The seven days I passed at the Economists Club were, actually, seven days in Hell. I think that they wouldn’t have transferred me to Seeba Police Station if they did not fear that I might die on them; they would assume that I would die in another place, a place not under their charge, so they would not be responsible for my death. Actually, if Tahir hadn’t been there I would have died.
In the interrogation room, they focused on one question: Who in the camp are members of the organisation ?
They mentioned names of officers and asked me to inform them about these officers. But I do not know any officer or soldier there, except for Adil with whom I had a personal connection.
In the early days they did not mention Adil’s name, but after four days they were saying his name all the time, to the extent that Adil seemed their only question. It was obvious that they had done a thorough check into everything in the camp related to our secret organisation. But the question of Adil kept hanging in the air – like a mystery. They failed to get any information about him.
Was he under arrest at that time? (Adil told me later that he was arrested on the Monday, four days after the coup d’Ètat.)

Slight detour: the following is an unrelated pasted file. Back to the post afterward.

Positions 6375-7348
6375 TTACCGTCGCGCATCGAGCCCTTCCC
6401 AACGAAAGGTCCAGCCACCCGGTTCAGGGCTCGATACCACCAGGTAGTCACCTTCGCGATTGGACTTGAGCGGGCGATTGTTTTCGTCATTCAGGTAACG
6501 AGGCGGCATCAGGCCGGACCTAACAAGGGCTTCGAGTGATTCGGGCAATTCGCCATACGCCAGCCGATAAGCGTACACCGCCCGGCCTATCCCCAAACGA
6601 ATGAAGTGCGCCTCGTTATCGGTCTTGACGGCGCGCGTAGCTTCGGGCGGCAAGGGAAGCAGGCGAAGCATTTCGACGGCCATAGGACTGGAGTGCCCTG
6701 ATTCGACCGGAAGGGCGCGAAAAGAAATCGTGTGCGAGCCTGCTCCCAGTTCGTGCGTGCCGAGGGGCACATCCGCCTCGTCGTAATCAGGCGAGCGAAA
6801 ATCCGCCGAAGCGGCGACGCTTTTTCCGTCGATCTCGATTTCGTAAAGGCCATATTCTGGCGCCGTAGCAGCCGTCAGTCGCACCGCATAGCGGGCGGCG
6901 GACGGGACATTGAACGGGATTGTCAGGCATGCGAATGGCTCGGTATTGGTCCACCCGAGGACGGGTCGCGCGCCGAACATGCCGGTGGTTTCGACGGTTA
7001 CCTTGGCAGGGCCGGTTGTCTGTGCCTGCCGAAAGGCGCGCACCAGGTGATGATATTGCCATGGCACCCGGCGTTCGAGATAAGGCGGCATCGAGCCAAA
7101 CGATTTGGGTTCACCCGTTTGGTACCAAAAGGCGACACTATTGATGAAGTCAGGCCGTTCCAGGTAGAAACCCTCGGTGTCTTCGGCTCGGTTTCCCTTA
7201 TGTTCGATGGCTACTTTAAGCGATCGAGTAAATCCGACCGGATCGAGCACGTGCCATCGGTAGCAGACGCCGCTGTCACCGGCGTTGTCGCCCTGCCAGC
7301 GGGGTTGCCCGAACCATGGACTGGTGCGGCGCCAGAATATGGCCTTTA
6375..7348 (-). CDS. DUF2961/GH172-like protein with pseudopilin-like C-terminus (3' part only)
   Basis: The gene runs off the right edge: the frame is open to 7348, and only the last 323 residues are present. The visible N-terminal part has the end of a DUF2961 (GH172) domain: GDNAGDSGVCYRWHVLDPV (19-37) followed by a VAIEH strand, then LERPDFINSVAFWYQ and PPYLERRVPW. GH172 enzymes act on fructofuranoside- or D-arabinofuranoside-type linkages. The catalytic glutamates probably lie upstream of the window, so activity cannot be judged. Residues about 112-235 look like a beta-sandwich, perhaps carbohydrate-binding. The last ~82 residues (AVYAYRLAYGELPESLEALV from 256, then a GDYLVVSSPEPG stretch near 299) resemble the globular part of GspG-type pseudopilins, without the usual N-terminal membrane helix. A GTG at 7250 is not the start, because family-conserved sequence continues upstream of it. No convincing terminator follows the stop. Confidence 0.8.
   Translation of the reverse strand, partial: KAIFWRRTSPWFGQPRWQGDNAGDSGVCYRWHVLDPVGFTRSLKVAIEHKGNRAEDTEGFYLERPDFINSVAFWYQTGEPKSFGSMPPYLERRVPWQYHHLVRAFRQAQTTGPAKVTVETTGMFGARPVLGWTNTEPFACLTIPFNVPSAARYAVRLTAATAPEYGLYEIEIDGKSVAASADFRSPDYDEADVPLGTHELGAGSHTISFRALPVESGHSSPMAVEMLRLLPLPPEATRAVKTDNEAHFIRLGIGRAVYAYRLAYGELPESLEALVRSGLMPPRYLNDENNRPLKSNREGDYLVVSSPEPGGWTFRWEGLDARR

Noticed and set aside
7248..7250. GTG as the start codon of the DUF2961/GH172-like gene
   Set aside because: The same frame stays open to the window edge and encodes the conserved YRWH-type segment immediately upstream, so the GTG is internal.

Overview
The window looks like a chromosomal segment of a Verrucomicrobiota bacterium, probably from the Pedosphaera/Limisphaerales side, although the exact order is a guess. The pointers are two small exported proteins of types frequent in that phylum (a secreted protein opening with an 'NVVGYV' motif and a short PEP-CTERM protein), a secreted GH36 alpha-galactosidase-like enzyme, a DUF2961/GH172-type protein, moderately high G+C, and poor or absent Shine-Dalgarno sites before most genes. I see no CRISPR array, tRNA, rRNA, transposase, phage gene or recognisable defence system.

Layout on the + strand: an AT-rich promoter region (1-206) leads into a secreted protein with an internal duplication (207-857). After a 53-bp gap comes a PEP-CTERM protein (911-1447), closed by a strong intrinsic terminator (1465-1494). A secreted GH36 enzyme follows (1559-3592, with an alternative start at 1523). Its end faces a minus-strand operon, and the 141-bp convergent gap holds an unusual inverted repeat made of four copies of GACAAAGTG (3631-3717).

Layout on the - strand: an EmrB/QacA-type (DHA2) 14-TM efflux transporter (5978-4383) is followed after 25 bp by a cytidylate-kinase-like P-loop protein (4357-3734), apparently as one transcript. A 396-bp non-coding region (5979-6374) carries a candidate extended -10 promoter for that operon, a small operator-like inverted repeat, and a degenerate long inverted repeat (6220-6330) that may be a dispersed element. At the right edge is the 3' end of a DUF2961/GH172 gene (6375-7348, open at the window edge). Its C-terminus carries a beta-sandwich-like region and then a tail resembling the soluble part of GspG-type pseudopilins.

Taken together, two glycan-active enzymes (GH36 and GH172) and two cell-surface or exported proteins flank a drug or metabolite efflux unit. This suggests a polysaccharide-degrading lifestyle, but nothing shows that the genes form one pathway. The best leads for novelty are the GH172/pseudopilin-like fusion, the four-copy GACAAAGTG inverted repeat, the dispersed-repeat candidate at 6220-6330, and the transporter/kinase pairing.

I fainted several times, but they used to bring me out of my faint, only to repeat the question about Adil and then to resume their torture.
But torture was no longer useful. Blows became meaningless for my body had swelled up to the point of senselessness . . .
A month after being in Seeba Police Station, together with Tahir Adil was transferred to Baghdad to stand trial at a military tribunal (all courts which dealt with political affairs were military tribunals).
So, I was alone in the station. I was gradually recovering from the torture inflicted on me. The swelling eased, also the blue bruises, and the pain in my bones and joints. Now, I’m able to move about in the room and walk in the station courtyard when permitted. I stayed there two months after Tahir was transferred to Baghdad to stand trial. One day I was transferred, in my turn, to Baghdad.

In Baghdad, the two policemen who accompanied me for the whole of that terrible train journey to Baghdad handed me over to the Serai Station, near Bab al-Muadham, not far from Baghdad Central Prison.
I recall that my days at the Serai Station, waiting for my trial, were not bad. I had recovered; and the conditions were tolerable there, considering the fact that the Serai was a reception and transfer station. Rules there were simple, insults less, and relatives bringing in food was permitted, so was sending letters by hand to relatives and friends in return for a small bribe.
In this detention station, I met friends, some waiting for their trial, some waiting for release after being acquitted, others had been sentenced and were waiting to be transferred to their prisons all over the large map of the country, though they were sure that they would be in one of eight: Basra Prison, Amara Prison, Kut Prison, Hilla Prison, Baghdad Prison, Baquba Prison, Ramadi Prison or lastly the desert prison of Nuqrat al-Salman.